ROGERS' :'f 4+ + # ALES AND PORT-EI RS In 4! Gallon Casks and upwards. Pale and Mild Ales from lOd. per Gallon, btouts aud Porter from Is. per Gallon. PREWERY, BRISTOL, irr ETORES WOUKIITG-STTTEET. NEWPORT STOKKS COMMERCIAL BUILDINGS CHEPSTOW STOKES BliAUrORT-SQUATJE. Applications for Purchasing Agencies in South Wales to be addressed to J. B. MADDOCK3, PEN* A KTII. 9705c For List of Boutli Wales Ageuts see Western MM. 1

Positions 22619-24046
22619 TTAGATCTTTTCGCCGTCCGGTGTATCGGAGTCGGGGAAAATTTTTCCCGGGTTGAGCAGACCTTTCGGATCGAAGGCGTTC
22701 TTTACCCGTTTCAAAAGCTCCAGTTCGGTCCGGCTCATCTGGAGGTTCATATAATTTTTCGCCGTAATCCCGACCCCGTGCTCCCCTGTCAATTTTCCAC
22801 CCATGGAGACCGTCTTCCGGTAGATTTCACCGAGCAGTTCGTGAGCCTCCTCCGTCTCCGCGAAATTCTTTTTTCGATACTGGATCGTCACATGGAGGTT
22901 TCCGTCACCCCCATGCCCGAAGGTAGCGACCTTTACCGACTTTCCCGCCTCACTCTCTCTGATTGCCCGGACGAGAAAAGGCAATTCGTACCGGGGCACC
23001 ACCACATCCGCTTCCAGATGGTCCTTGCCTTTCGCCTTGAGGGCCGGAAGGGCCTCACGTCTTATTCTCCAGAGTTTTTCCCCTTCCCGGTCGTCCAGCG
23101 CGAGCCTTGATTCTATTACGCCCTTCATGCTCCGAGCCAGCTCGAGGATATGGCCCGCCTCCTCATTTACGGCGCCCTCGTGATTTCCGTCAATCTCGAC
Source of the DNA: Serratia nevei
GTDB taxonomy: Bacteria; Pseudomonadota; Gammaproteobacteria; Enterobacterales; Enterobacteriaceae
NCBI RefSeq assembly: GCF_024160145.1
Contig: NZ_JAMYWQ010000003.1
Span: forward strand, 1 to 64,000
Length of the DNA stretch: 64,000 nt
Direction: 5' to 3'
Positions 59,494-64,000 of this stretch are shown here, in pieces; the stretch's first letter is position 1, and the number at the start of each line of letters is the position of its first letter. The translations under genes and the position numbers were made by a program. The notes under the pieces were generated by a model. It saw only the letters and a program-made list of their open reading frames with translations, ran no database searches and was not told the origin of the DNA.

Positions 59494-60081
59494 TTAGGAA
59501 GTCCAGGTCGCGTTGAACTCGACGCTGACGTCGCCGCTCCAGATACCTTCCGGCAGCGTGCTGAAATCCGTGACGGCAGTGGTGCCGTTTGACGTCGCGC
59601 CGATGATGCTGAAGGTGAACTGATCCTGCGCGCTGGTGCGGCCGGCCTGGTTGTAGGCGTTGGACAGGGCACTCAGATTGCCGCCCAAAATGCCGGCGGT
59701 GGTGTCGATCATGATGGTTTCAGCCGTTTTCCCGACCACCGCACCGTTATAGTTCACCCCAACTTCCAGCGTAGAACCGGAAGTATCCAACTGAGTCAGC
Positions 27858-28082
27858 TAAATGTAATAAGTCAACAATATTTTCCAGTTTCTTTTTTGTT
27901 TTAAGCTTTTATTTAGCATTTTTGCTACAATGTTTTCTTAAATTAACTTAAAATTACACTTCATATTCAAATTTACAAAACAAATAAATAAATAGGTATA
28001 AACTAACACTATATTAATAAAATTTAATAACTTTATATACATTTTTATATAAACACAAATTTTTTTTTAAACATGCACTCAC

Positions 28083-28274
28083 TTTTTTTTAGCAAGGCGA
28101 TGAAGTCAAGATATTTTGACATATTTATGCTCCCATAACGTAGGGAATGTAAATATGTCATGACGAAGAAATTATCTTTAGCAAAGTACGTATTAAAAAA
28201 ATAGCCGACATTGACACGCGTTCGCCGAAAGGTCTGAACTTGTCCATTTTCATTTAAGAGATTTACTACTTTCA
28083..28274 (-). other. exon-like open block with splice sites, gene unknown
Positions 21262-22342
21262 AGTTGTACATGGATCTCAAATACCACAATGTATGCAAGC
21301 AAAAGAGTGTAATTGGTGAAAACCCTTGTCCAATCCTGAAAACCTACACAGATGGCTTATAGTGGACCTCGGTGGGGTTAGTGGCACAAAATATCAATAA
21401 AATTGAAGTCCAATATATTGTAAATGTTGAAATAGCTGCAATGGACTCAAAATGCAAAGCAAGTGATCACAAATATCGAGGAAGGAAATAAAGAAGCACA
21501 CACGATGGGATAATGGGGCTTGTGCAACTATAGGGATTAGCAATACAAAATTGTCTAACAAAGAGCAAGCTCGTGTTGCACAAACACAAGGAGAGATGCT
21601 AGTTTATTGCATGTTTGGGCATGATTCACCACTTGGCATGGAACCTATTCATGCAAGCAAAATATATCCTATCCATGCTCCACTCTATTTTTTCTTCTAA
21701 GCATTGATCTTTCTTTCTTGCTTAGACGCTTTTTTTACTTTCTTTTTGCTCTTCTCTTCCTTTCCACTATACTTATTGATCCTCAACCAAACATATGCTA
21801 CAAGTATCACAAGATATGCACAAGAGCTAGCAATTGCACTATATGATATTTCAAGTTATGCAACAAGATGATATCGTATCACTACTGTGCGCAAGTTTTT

THE BOTTLE IMP. BY ROBERT LOUIS STEVENSON. ¡, Note.-Any student of that very unlit9rary pro- duct, the English drama of the early pait of the century, will here recognise the nunae and the root idea of a piece once rendered popular by the redoubtable B. Smith. The root idea is there and -identical, and yet I beli jve I have made it a new thing. Aud the fact that the tale has been designed and written for a Polynesian audience may lend it some extraneous interest uearer home. —R. L. S. HERE was a man of the Island of Hawaii, whom I shall call Keawe, for the truth is he Btill lives, and I his name must be kept secret but the place of his birth was not far from Ilonaunau, where the bones of Keawe the Great lie hidden in a cave. This man was poor, brave, and active. lie could red and write like a school- master. He was a first-rate mariner besides, sailed for some time in the island steamers, and steered a whaleboat on the Ilamakua coast. At length it can c in Keawe's mind to have a sight of the great world and foreign cities, and he shipped on a vessel bound to San Francisco. This is a fine town, with a tine harbour and rich people uncountable, and, in particular, there is one hill which is covered with palaces. Upon this hill Keawe was one day taking a walk, with his pocket full of n-ion-,Y, viewing thegreat houses upon either hand with pleasure. What fine houses there are!" he was think- ing, and how happy must these people be who dwell in them and take no care for the morrow The thought was in his mind whun he came abreast of a house that was smaller than some others, but all finished and beautified like a toy. The steps of that house shone like silver, and the borders of the garden bloomed like garlands, and the windows were bright like diamonds, and Keawe stopped and wondered at the excellence of all he saw. So stopping, he was aware of a man that looked forth upon him through a window—so clear that Keawe could see him as you see a fish in a pool upon the reef. The man was elderly, with a bald head and a black beard; and his face was heavy with sorrow, and he bitterly sighed. And the t:utb of it is that as Keawe looked in upon the man, and the man looked out upon Keaw.>, each envied the other. All of a sudden the man smiled and nodded, and beckoned Keawe to enter, and met him at the door of the house. "This is a fine house of mine," said the man, and bitterly sighed. NVouldlyou care to view the chambers ? So he led Keawe all over it, from the cellar to the roof, and there was nothing there that was not perfect of its kind, and Keawe was astonished. Truly, said Keawe, "this is a beautiful house: if I lived in the like of it, I should be laughing all day long. How comes it, then, that you should be sighing ?" 'I here is no reason," said the man, why you should not have a house in all points similar to this, and finer, if you wish. You have some money, I suppose. "I have fifty dollars," said Keawe but a house like this will cost more than fifty dollars." The man made a computation. I am sorry you bave no more," said he, for it may raise you trouble in the future; but it shall I be vours at fifty dollars." "The house p., asked Keawe. No not the house," replied the man, but the bottle. For, I must tell you, although I appear to you so rich and fortunate, all my fortune and this house and its garden came out of a bottle not much bigger than a pint. This is it." And he opened a lockfast place and took out a round-bellied bottle with a long neck; the glass of it was white like milk, with changing rainbow colours in the grain. Withinsides something obscurely moved, like a shadow and a fire. "Thi3 is the bottle," said the man; and, when Keawe laughed, You do not believe me P" he added. Try, then, for yourself. See if you can break it, ?" So Keawe took the bottle up and dashed it on the floor till be was weary; but it jumped on the floor like a ohild's ball, and was not injured. This is a strange thing," said Keawe. For by the touch of it, as well as by the look, the bottle should be of glass." Of glass it is,' replied the man, sighing more heavily than ever but the glass of it was tempered in the flames of hell. An imp lives in it, and that is the shadow we behold there moving, or so I suppose. If any man buv this bottle the imp is at his command all that he desires-love, fame, money, houses like this house, ay, or a city like this city- all are his at the word uttered. Napoleon had his bottle, and by it he grew to be the king of the world; but he sold it at the last, and fell. Captain Soak bad this bottle, and by it he found his way to so many islands; but he, too, sold it, and was slain upon Hawaii. For, once it is sold, the power goes and the protection and unless a man remain content w'th what he has, ill will befall him." And yet you talli of selling it yourself Keawe said. I have all I wish, and I am growing elderly," replied the man. There is one thing the imp cannot do-he cannot prolong life and, it would not be fair to conceal from you, there is a drawback to the bottle for if a man die before he sells it, he must burn in hell forever." To be sure, that is a drawback and no mistake," cried Keawe. I would not meddle with the thing. I can do without a house, thank God; but there is one thing I could not be doing with one particle, and that is to be damned." Dear me, you must not run away with things," returned the man. All you have to do is to use the power of the imp in modera- tion, and then sell it to some one else, as I do to you, and finish yonr life in comfort." Well, I observe two things," said Keawe. All the time you keep sighing like a maid in love, that is one and, for the other, you sell this bottle very cheap." I have told you already why I sigh," said the man. It is because I fear my health is breaking up; and, as you said yourself, to die and go to the devil is a pity for anyone. As for why I sell so cheap, I must explain to you there ia a peculiarity about the bottle. Long ago, when the devil brought it first upon earth, it was extremely expensive, and was sold first of all to Prester John for many millions of dollars but it cannot be sold at all, unless sold at a loss. If you sell it for as much as you paid for it, back it comes to you again like a homing pigeon. It follows that the price has kept falling in these centuries, and the bottle is now remarkably cheap. I bought it myself from one of my great neighbours on this hill, and the price 1 paid was only ninety dollars. I could sell it for as high as eighty-ninu dollars and ninety-nine cents, but not a penny dearer, or back the thing must come to me. Now, about this there are two bothers. First, when you offer a bottle so singular fur eighty odd dollars, people suppose you to be jesting. And second-but there is no hurry about that-and I need not go into it. Only remember it must be coined money that you sell it for." flow am I to know that this is all true asked Keawe. Some of it you can try at onoe," replied the man. Give me your fifty dollars, take the bottle, and wish your fifty dollars back into your pocket. If that does not happen I pledge you my honour I will cry off the bar- gain and restore your money." "You are not deceiving IIIC.? said Keawe. The man bound himself with a great oath. Well, I will risk that much, said Keawe, for that can do no harm." And he paid over his money to the nun, aiid the man handed him the bottle. "Imp of the bottle," said Keawe," I want my fifty dollars back." And, sure enough, he had scarce said the word before his pocket was as heavy as ever. To be sure this is a wonderful bottle," said Keawe. And now good morning to you my fine fellow, and the devil go with you for me said the man. Hold on," said Keawe, I don't want any more of this fun. Here, take your bottle k^You have bought it for less than I paid for it," replied the man, rubbing his hands. i'lt is yours now; and, for my part, I aul only concerned to see the back of you." And with that he rang for his Chinese servant and had Keawe shown out of the house. Now, when Keawe was in the street, iritli the bottle under his arm, ho began to think. "If all is true about this bottle, I may have made a losing bargain," thinks he. "But, perhaps, the man was only fooling me." The first thing he did was to count his money the sum was exact—forty-nine dollars Ameri- can money and one Chili piece. "That looks like the truth," said Keawe Now I will try another part." The streets in the part of that city were as clean as a ship's decks, and I hough it was noon, there were no passengers, Keawe set t,hv bottle in the gutter and wi,Iked away. Twice he looked back, and there was the milky, round-bellied bottle where he left it. A third time he looked back, and turned a corner but he had scarce done so, when something knocked upon his elbow, and behold it was the long neck sticking up and, as for the round belly, it was jammed into the pocket of. his pilot- coat. And that looks like the* truth," said Keawe. The next thing he did was to buy a cork- screw in a shop, and go apart into a secret place in the fields. And there he tried to draw the cork, but asoften as he put the screw in, out it came again, and the cork as whole as ever. This is some new sort of cork," said Keawe, and all at once he began to shake and sweat, for he was afraid of that bottle. On his way back to the port-side he saw a shop where a man sold shells and clubs from the wild islands, old heathen deities, old coined money, pictures from China and Japan, and all manner of things that sailors bring in their sea-chests. And here he had an idea. So he went in and offered the bottle for a hundred dollars. The man of the shop laughed at him at the first, and offered him five; but, indeed, it was a curious bottle, such glass was never blown in any human glassworks, so prettily the colours shone under the milky white, and so strangely the shadow hovered in the midst; so, after he had dis- puted awhile after the manner of the kind, the shopman gave Keawe sixty silver dollars for the thing, and set it on a shelf iu the midst of his window. Now, said Keawe, I have sold that for sixty which I bought for fifty-or, to say truth, a little less, because one of my dollars was from Chili. Now I shall know the truth upon another point." So he went back on board his ship, and. when he opened his chest, there was the bottle, and had come more quickly than him- self. Now, Keawe had a mate on board whose name was Lopaka. What ails you 2" said Lopaka, that you stare in your chest ?" They were alone in the ship's forecastle, and Keawe bound him to secrecy, and told all. "This is a very strange affair," said Lopaka and I fear you will be in trouble about this bottle. But there is one point very c'ear-that you are sure of the trouble, and you had better have the profit in the bargain. Wake up your mind what you want with it give the order, and if it is done as you desire I will buy the bottle myself for I have an idea of my own to get a schooner and go trading through the islands." That is not my idea," said Keawe but to have a beautiful house and garden on the Kona Coast, where I was born, the sun shining in at the door, flowers in the garden, glass in the windows, pictures on the wall, and toys and fine carpets on the tables, for all the world like the house I was in this day—only a storey higher, and with balconies all about like the King's palace and to live there without care and make merry with my friends and rela- tives." Well," said Lopaka, "let us carry it back with us to Hawaii and if all comes true, as you suppose, I will buy the bottle, as I said, and ask a schooner." Upon that they were agreed, and it was not long before the ship returned to Hono- lulu, carrying Keawe and Lopaka, and the bottle. They were scarce come ashore when they met a friend upon the beach, who began at onoe to condole with Keawe. 1 do not know what I am to be condoled about," said Keawe. Is it possible you have not heard," said the friend, "your uncle-that good old man —is dead, and your cousin—that beautiful boy-was drowned at sea?" Keawe was filled with sorrow, and, begin- ning to weep and to lament, he forgot about the bottle. But Lopaka was thinking to him- self, and presently, when Keawe's grief was a little abated, "I have been thinking," said Lopaka, had not your uncle lands in Hawaii, and in the district of Kau ?" No," said Keawe, not in Kau; they are on the mountain-side-a little be south Hookena." These lands will now be yours ? asked Lopaka, And so they will," says Keawe, and began again to lament for his relatives. No," said Lopaka, do not lament at present. I have a thought in my mind. How if this should be the doing of the bottle ? For here is the place ready for your house." If this be so," cried Keawe, it is a very ill way to serve, me by killing my relatives. But it may be, indeed for it was in just such a station that I saw the house with my mind's eye." The house, however, is not'yet built," said Lopaka. No, nor like to be 1" said Keawe; "for though my uncle has some coffee and ava and bananas, it will not be more than will keep me in comfort; and the rest of that land is the black lava." I I 11 I'Iiis is ihe holtie!,? Let us go to the lawyer," said Lopaka; "I have still this idea in my mind." Now, when they came in to the lawyer's, it appeared Keawe's uncle had grown monstrous rich in the last days, and there was a fund of money. And here is the money for the house cried Lopaka. "If you are thinking of a new house," said the lawyer, here is the card of a new archi- tect, of whom they tell me great things." Better and better!" cried Lopaka. Here is all made plain for Ug. 1,et, us continue to obey orders." So they went to the architect, and he had drawings of houses on his table. You want something out of the way," said the architect. How do you like this ?" and he handed a drawing to Keawe. Now, when Keawe set eyes on the drawing he cried out aloud, for it was, the pioture of his thought exactly drawn. II I am in for this house." thought be. Little as I like the way it comes to me, I am in for it now, and I may as well take ..the good along with the evil." So he told the architect all that he wished, and how he would have that house furnished, and about the pictures on the wall, and the knick-knacks on the tables: and he asked the man plainly for how much he would under- take the whole affair. The architect put many questions, and took his pen and made a computation; and when he had done he named the very sum that Keawe had inherited. Lopaka and Keawedooked at oiie:aiiother and nodded. "It is quite clear," thought Keawe, that 1 am to have this house, wheiher or no. It oomes from the devil, and I fear I will get little good by that and of one thing I am sure, I will make no more wishes as long as I have this bottle. But with the house I am saddled, and I may as well take the good along with the evil," So he made his terms with the architect, and they signed a paper; and Keawe and Lopaka took ship again and sailed to Australia, for it was concluded between them they should not interfere at all, but leave the architect and the bottle-imp to build aud to adorn that house at their own pleasure. The voyage was a good voyage, only all the time Keawe was holding in his breath, for he had sworn he would utter no more wishes, and take no more favours from the devil. The time was up when they got back. The architect told them that the house was ready, and Keawe and Lopaka took a passage in the Hall, and went down Kona way to view the house, and see if it had been done fitly according to the thought that was in Keawe's mind. Now, the house stood on the mountain side, visible to ships. Above, the forest ran up into the olouds of rain below, the black lava fell in cliffs, where the kings of old lay buned. A garden bloomed about that house with every hue of flowers; and there was an orchard of papaia on the one hand and an orchard of herdprint on the other, and right in front, toward the sea, a ship's mast had been rigged up and bore a flag. As for the house, it was three storeys high, with great ohambers and broad balconies on each. The windows were of glass, so excellent that it was as clear as water and as bright as day. All manner of furniture adorned the chambers. Pictures hung upon the wall in golden frames-pictures of ships, and men fighting, and of the most beautiful women, and of singular places no- where in the world are there pictures of so bright a oolour as those Keawe found hanging in his house. As for the knick-knacks, they were extraordi- narily fine; chiming clocks and musical boxes, little men with nodding heads, books filled with pictures, weapons of price from all quar- ters of the world, and the most elegant puzzles to entertain the leisure of a solitary man. And as no one would care to live in such chambers, only to walk through and view them, the balconies were made 10 broad that a whole town might have lived upon them in delight; and Keawe knew not which to pre- fer, whether the back porch, where you get the land breeze, and looked upon the orohards and the flowers, or the front balcony, where you could drink the wind of the sea, and look down the steep wall of the mountain and see the Hall going by once a week or so between Hookena and the hills of Pole, or the schooners plying up the coast for wood and ava and bananas.* When they had viewed all, Keawe and Lopaka sat on the porch. Well," askyd Lopaka, is it all as" you designed ? Words cannot utter it," said Keawe. It is better than I dreamed, and I am sick with satisfaction." There is but one thing to consider, said Lopaka all this may be quite natural, and the bottle-imp have nothing whatever to say to it. If I were to buy the bottle, and got no schooner after all, I should have put my hand in the fire for nothing. I gave you my word, I know; but yet I think you would not grudge me one more proof." I have sworn 1 would take no more favours," said Keawe, I have gone already deep enough." This is no favour I am thinking of," re- plied Lopaka. It is only to see the imp himself. J here is nothing to be gained by that,, and so nothing to be ashamed of, and yet if I once saw him 1 should be sure of the whole matter. So indulge me so far, and let me see the imp and, after that, here is the money in my hand, and I will buy it." There is only one thing I am afraid of," said Keawe. The imp may be very ugly to view and if you once set eyes upon him you might be very undesirous of the bottle." I am a man of my word," said Lopaka. And here is the money betwixt us." Very well," replied Keawe, "I have a curiosity myself. So come, let us have one look at you, Mr. Imp." Now, as soon as that was said, the imp looked out of the bottle, and in again, swift as a lizard; and there sat Keawe and Lopaka turned to stone. The night had qaite come before either found a thought to say or voice to say it with, and then Lopaka pushed the money over and took the bottle. I am a man of my word," said he, and had need to be so, or I would not touch this bottle with my foot. Well, I shall get my schooner and a dollar or two for my pocket, and then I will be rid of this devil as fast as I can. For, to tell you the plain truth, the look of him has cast me down." Lopalia," said Keawe, II do not you think any worse of me than you can help. I know it is night, and the roads bad, and the pass by the tombs an ill place to go by so late, but I declare since I have seen that little face I cannot eat or sleep or pray till it is gone from me. I will give you a lantern and a basket to put the bottle in., and any picture or fine thing in all my house that takes your fancy, and be gone at onoe, and go sleep at Hookena with N ahinu." Keawe." said Lopaka, many a man would take this ill; above all when I am doing you a turn so friendly as to keep my word and buy the bottle; and for that matter, the night and the dark, and the way by the tombs must be all ten-fokl. more dangerous to a man with such a sin upon his conscience and such a bottle under his arm. But, for my part, I am 10 extremely terrified myself, I have not the heart to blame you. Here I go then and I pray God you may be happy in your house, and I fortunate with my schooner, and both get to heaven in the end in spite of the devil and his bottle." So Lopaka went down the mountain and Keawe stood in his front balcony and listened to the clink of the horse's shoes, and watched the lantern go shining down the path, and along the cliff of oaves where the old dead are buried; and all the time he trembled and clasped his hands, and prayed for his friend, and gave glory to God that he himself was escaped out of that trouble, But the next day came very brightly, and that new house of his was so delightful to behold that he forgot his terrors. One day followed another, and Keawe dwelt there in perpetual joy. He had his place on the back porch it was there he ate and lived, and read the stories in the Honolulu newspapers; but when anyone came by they would go in and view the chambers and the pictures. And the fame of the house went far and wide it was called Ka-Hale Xw-the Great House—in all Kona; and sometimes the Bright House, for Keawe kept a Chinaman, who was all day dusting and furbishing and the glass, and the gilt, and the fine stuffs, and the pictures, shone «s bright as the morning. As for Keawe himself, he could not walk in the chambers without singing, his heart was so enlarged; and when ships sailed by upon the sea, he would fly his colours on the mast. So time went by, until one day Keawe went upon a visit as far as Kailau to certain of his friends. There he was well feasted, and left as soon as he could the next morning, and rode hard, for he was impatient to behold his beautiful house; and, besides, the night then coming on was the night in which the dead of old days go abroad in the sides of Kona; and, having already meddled with the devil, he was the more chary of meeting with the dead. A little beyond Ilonaunau, looking far ahead he was aware of a woman bathing in the edge of the sea, and she seemed a well-grown girl but he thought no more of it. Then he saw her white shift flutter as she put it on, and then her red holoka, and by the time he came abreast of her she was done with her toilet, and had come up from the sea and stood by the track-side in her red holoku, and she was all I freshened with the bath, and her eyes shone and were kind. Now Keawe no sooner beheld her than he drew rein.